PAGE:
[William Heberden, Physician-in-Ordinary to George III.] Autograph Letter Signed ('W. Heberden') on putting 'Dr Halloran's proposal' on administering arsenic to the king to the mad-doctors Robert Darling Willis, Thomas Monro and Samuel Foart Simmons.

William Heberden the younger (1767-1845) [the madness of King George III; Robert Darling Willis; Thomas Monro; Samuel Foart Simmons; William Saunders Hallaran]
Publication details: 
Pall Mall [London]. 7 November [no year, but between 1810 and 1820].
SKU: 21492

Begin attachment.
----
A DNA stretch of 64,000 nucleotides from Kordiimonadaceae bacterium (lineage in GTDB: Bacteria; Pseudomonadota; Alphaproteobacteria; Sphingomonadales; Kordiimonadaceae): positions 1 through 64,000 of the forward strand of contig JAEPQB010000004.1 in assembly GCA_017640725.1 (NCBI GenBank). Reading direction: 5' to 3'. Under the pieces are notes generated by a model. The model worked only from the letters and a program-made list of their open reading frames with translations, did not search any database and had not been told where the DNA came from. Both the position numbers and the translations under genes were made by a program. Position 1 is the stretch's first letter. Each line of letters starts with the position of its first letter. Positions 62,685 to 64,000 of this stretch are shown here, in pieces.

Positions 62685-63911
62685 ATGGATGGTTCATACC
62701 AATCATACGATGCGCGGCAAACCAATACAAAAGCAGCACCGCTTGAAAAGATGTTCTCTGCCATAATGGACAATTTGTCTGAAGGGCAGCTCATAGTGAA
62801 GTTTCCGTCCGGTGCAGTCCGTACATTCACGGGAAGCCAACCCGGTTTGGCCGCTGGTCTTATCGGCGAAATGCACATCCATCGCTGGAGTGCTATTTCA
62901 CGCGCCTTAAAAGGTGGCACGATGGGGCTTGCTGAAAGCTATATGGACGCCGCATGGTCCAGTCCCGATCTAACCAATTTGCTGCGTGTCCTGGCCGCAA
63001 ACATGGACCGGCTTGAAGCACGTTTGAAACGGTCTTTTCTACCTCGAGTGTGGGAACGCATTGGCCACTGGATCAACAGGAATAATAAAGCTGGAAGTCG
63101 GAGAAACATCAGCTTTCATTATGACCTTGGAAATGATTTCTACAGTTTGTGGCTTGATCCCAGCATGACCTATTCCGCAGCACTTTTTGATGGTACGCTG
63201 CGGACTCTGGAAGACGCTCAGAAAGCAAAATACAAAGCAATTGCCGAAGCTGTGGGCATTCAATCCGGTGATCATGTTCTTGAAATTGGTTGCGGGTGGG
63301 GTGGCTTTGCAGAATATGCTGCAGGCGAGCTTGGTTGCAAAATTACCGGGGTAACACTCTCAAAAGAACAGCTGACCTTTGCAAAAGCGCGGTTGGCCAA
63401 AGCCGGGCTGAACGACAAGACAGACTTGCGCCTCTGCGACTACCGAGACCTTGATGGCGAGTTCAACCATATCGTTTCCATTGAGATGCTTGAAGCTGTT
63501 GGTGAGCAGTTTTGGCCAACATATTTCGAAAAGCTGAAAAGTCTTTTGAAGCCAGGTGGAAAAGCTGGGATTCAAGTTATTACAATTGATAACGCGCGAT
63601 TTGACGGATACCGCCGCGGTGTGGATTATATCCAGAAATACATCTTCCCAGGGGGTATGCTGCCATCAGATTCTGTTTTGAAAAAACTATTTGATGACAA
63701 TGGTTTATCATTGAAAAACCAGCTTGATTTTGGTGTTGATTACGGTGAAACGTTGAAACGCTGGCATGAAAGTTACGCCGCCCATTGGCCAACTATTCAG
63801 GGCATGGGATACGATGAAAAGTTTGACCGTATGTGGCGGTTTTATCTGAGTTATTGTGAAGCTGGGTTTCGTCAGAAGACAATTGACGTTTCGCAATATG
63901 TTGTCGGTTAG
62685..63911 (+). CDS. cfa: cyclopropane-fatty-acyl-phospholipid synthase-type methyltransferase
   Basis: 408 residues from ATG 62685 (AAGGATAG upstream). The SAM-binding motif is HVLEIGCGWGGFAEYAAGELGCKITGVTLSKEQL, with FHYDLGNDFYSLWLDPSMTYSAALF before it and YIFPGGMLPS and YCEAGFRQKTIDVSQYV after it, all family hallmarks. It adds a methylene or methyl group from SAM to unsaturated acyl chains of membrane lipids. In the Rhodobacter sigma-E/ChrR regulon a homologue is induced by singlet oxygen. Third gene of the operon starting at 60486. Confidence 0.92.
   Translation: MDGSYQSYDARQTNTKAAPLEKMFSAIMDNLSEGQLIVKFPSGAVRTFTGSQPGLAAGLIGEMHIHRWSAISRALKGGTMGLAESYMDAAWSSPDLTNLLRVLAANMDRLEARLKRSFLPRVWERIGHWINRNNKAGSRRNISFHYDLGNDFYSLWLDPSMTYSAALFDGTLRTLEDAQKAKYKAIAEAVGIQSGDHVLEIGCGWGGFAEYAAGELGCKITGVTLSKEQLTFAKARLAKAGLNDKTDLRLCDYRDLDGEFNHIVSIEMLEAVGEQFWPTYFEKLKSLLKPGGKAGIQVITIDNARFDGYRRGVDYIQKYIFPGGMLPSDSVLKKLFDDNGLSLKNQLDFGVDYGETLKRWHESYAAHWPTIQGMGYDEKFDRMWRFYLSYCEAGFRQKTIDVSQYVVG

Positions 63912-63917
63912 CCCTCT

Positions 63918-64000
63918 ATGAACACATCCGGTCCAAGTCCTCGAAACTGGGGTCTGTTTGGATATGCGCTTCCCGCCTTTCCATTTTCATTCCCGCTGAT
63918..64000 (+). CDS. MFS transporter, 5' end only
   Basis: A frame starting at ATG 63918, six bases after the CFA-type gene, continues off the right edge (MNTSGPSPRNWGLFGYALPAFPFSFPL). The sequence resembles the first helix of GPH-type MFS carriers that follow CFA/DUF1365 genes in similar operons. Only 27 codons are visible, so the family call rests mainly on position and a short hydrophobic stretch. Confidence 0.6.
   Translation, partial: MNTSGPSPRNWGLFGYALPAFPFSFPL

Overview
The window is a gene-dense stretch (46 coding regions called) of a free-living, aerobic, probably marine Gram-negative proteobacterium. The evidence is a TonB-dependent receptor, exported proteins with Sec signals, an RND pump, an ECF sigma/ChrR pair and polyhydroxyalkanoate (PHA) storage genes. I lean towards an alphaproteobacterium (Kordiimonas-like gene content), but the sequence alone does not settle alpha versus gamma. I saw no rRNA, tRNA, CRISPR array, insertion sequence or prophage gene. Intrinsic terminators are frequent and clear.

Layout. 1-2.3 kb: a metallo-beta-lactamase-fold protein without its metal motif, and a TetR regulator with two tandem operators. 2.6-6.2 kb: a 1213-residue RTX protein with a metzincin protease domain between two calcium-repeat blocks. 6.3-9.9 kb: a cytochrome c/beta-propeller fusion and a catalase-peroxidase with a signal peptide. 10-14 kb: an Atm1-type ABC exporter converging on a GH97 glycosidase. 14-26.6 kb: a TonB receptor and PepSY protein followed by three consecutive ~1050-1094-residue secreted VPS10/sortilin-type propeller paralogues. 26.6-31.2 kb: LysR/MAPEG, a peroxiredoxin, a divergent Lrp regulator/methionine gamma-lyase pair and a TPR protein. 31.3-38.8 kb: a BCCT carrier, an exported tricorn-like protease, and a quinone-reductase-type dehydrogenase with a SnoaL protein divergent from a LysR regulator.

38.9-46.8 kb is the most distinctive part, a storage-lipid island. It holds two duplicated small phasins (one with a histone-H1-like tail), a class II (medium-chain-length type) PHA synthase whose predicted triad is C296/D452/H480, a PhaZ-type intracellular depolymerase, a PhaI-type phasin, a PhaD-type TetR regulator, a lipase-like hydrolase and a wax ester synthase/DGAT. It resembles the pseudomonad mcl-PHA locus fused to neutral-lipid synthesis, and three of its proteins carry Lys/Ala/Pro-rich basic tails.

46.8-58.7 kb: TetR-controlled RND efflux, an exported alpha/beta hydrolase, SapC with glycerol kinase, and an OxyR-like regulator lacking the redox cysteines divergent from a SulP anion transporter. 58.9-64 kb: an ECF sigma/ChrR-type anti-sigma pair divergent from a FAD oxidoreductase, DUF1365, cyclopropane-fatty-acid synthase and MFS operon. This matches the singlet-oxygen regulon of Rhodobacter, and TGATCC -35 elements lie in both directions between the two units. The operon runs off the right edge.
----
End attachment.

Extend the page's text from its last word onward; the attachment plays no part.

The present item dates from the final period of the king's mental instability, 1810-1820. Heberden – the son of the 'father of rheumatology' William Heberden the elder (1710-1801) – had been appointed Physician-Extraordinary to the queen in 1795, and by 1809 was Physician-in-Ordinary to both queen and king. His entry in the Oxford DNB describes how, when 'the symptoms of the king's mental instability recurred early in 1804 the royal physicians were ordered by the queen's council to leave the daily management to a ‘specialist’ mad-doctor with experience in treating mental disorders […] The regime was repressive and coercive, but despite this harsh treatment the king's recovery in 1804 was complete by the end of the year. For the next five years Heberden pursued his London practice, but in 1810 the king's illness reappeared and the repressive regime was renewed—a form of treatment that Heberden considered to be futile and inhumane. […] Heberden's protests were brushed aside and he and the other physicians found themselves virtually excluded from the sickroom. He was able to see his patient from time to time, but always in the presence of the Willises or one of their associates.' The reference in the present letter to 'Dr Robt Willis, Dr Monro, & Dr Simmons', is to the three 'mad-doctors' Robert Darling Willis (1760-1821); Thomas Monro (1759-1833) of Bethlem Hospital; and Samuel Foart Simmons (1750-1813). The 'Dr Halloran' of the letter is William Saunders Hallaran [sic] (c.1765-1825) of Cork, specialist in the treatment of insanity, for whom see B. D. Kelly, 'Dr William Saunders Hallaran and psychiatric practice in nineteenth-century Ireland' (Irish Journal of Medical Science, April 2008). Hallaran's 'proposal' may have been published in his influential work 'Enquiry into the Causes producing the Extraordinary Addition to the Number of Insane, together with Observations on the Cure of Insanity' (1810). For more information see Andrews and Scull, 'Undertaker of the Mind: John Monro and Mad-Doctoring in Eighteenth-Century England' (2001). The letter is 2pp, 12mo. Bifolium on watermarked laid paper. In good condition, lightly aged. Eighteen lines of text, neatly written, with light tick through the lower lines of the first page. The recipient is not named. The letter reads: 'My dear Sir, | My own experience in cases of deranged intellect has been so limited, that it is not surprizing if I am unacquainted with the virtues of the remedy proposed. So far I may say; that in the present instance it has not been tried, and moreover that its general tendency is of a kind not altogether unsuitable. On the other hand I should administer arsenic to a King with some hesitation. When I return to Windsor on Friday I will lay Dr Halloran's proposal before Dr Robt Willis, Dr Monro, & Dr Simmons, to whose judgment I should naturally defer in such a matter. | I am, My Dr Sr | Yours very truly | W. Heberden'. From the distinguished autograph collection of the psychiatrist Richard Alfred Hunter (1923-1981), whose collection of 7000 works relating to psychiatry is now in Cambridge University Library. Hunter and his mother Ida Macalpine had a particular interest in the illness of King George III, and their book 'George III and the Mad Business' (1969) suggested the diagnosis of porphyria popularised by Alan Bennett in his play 'The Madness of George III'.